Officials in Juneau, Alaska, have declared a state of emergency as a result of a glacier lake outburst flood that is causing extensive damage near the city, including the destruction of structures. The flooding is attributed to a rupture in Suicide Basin, a side basin connected to the Mendenhall Glacier, located approximately 12 miles north of Juneau. Such floods occur when a dam containing a glacial lake gives way.
The National Weather Service reports that several structures along the Mendenhall River have been destroyed due to the flooding, including the loss of two homes and partial damage to another. Additionally, a condo building has been significantly compromised and is at risk. The flooding event is described as “extreme” by the NWS, with debris and trees littering the river.
Surprisingly, the flooding has impacted areas that were not previously prone to such events. The Mendenhall Lake level reached a record high of 14.97 feet, surpassing the previous high of 11.99 feet in July 2016. Erosion along the riverbanks has also been significant.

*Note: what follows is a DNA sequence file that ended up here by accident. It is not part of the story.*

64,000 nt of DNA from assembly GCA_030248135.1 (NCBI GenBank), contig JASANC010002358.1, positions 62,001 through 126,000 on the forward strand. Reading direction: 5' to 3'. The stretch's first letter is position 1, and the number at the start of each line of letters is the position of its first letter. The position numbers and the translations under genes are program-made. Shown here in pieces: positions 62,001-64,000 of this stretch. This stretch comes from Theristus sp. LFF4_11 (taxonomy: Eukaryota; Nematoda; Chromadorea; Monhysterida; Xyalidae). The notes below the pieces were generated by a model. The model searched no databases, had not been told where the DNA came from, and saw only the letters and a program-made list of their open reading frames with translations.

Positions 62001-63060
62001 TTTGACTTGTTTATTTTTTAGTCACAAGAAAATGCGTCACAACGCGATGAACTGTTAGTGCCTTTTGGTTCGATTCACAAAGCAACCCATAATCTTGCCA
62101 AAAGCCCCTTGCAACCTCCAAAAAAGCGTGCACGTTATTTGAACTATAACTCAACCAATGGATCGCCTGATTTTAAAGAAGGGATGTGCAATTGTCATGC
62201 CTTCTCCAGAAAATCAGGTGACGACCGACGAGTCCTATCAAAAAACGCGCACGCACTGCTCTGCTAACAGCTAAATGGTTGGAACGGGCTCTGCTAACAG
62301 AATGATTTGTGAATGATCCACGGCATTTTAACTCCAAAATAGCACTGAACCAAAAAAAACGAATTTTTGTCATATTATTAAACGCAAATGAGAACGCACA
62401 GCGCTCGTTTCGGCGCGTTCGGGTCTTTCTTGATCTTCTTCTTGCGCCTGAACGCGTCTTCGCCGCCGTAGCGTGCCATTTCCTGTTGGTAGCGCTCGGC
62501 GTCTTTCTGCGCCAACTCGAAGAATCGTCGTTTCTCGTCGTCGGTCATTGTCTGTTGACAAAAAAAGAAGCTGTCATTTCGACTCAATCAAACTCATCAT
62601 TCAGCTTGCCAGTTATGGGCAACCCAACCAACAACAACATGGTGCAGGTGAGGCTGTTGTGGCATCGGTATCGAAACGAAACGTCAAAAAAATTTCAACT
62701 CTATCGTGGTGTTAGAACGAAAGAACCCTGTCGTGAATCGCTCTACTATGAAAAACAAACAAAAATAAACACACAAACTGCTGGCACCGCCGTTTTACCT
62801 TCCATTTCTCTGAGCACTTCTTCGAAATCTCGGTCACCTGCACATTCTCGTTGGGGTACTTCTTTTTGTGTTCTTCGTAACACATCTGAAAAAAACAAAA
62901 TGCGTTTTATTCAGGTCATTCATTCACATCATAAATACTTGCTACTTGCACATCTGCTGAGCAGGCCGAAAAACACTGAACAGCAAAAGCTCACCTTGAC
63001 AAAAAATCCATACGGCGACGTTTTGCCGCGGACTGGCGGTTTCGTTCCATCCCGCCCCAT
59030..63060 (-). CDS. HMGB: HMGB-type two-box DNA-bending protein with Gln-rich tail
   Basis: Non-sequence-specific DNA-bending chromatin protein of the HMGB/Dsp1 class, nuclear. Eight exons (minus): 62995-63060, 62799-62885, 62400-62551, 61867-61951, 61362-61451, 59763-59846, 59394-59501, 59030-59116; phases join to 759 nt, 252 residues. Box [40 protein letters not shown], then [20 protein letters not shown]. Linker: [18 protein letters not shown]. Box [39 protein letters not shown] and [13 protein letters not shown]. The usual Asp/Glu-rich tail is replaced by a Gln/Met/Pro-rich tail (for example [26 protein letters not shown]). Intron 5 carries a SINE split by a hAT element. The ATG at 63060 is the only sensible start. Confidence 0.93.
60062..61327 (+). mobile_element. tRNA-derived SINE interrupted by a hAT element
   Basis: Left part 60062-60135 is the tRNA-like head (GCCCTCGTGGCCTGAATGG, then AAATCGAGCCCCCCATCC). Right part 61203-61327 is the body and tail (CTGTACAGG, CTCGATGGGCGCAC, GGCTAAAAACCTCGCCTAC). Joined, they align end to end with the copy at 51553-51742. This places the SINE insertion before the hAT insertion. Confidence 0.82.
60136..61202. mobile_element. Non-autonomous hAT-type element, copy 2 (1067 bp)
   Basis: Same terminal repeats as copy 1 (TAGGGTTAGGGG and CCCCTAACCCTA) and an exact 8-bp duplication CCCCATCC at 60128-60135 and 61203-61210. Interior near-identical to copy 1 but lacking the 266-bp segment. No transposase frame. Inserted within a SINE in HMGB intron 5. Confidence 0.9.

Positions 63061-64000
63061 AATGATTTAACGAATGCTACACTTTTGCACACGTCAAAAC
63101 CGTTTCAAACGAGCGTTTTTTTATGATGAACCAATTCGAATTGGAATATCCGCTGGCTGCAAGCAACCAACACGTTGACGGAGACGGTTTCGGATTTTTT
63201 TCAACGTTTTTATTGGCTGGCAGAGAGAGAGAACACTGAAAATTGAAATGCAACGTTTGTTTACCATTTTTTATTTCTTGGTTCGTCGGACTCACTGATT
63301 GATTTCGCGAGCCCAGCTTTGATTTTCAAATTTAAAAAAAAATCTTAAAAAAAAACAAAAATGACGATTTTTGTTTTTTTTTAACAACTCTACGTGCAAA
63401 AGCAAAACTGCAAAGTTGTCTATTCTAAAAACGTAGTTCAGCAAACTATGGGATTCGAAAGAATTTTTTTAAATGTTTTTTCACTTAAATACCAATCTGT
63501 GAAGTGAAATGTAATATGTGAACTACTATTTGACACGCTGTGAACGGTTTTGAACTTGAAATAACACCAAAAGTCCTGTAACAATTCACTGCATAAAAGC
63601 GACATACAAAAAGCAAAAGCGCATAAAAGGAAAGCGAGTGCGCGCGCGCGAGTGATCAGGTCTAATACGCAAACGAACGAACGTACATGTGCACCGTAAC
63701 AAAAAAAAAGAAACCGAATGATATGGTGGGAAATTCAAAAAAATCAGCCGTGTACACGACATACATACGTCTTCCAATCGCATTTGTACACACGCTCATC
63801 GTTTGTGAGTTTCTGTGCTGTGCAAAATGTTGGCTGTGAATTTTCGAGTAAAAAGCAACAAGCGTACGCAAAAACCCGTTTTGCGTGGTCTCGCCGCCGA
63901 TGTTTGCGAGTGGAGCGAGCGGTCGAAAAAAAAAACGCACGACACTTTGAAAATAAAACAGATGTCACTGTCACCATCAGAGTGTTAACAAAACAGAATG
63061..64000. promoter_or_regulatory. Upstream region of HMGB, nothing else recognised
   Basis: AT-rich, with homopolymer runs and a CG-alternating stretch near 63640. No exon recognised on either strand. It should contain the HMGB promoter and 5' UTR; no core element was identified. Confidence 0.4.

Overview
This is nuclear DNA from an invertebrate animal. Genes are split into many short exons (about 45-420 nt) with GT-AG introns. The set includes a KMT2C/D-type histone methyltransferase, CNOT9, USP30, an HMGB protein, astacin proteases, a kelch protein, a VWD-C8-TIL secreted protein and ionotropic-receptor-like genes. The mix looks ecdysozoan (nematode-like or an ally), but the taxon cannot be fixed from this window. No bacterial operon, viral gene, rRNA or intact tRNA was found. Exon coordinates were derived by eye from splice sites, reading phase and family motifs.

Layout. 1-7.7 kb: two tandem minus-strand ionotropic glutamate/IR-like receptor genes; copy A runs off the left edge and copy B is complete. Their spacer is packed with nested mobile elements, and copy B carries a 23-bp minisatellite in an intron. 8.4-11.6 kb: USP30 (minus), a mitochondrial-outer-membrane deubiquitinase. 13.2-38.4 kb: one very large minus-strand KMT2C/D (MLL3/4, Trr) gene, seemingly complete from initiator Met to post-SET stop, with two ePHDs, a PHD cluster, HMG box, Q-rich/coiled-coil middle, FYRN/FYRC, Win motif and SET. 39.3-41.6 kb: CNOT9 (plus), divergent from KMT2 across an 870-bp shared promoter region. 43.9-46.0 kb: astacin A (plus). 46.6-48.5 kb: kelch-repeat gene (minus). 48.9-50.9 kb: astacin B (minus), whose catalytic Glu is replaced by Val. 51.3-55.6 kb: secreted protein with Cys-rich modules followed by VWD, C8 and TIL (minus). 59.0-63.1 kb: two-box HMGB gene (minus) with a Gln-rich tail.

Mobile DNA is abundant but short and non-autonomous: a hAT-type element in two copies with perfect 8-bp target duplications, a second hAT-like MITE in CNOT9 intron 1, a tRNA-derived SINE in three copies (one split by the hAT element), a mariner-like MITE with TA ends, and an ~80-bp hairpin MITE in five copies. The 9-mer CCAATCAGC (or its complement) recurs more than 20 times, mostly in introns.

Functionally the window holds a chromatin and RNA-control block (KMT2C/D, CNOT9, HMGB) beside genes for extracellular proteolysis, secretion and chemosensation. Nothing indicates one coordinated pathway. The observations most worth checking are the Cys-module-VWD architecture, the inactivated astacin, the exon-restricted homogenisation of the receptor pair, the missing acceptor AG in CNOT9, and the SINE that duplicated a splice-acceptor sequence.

Videos captured by residents show the extent of the flooding, including the collapse of multi-story structures into the river. Roads and bridges have been closed due to the flooding, and residents have been urged to stay away from the river for safety reasons.
The Suicide Basin has been releasing glacier lake outburst floods since 2011, causing inundation along Mendenhall Lake and the Mendenhall River. Climate change is believed to increase the risk of flooding from melted glaciers, according to a study published in Nature Climate Change in 2021. The situation in Juneau underscores the potentially devastating consequences of glacial melt and its impact on local communities and infrastructure.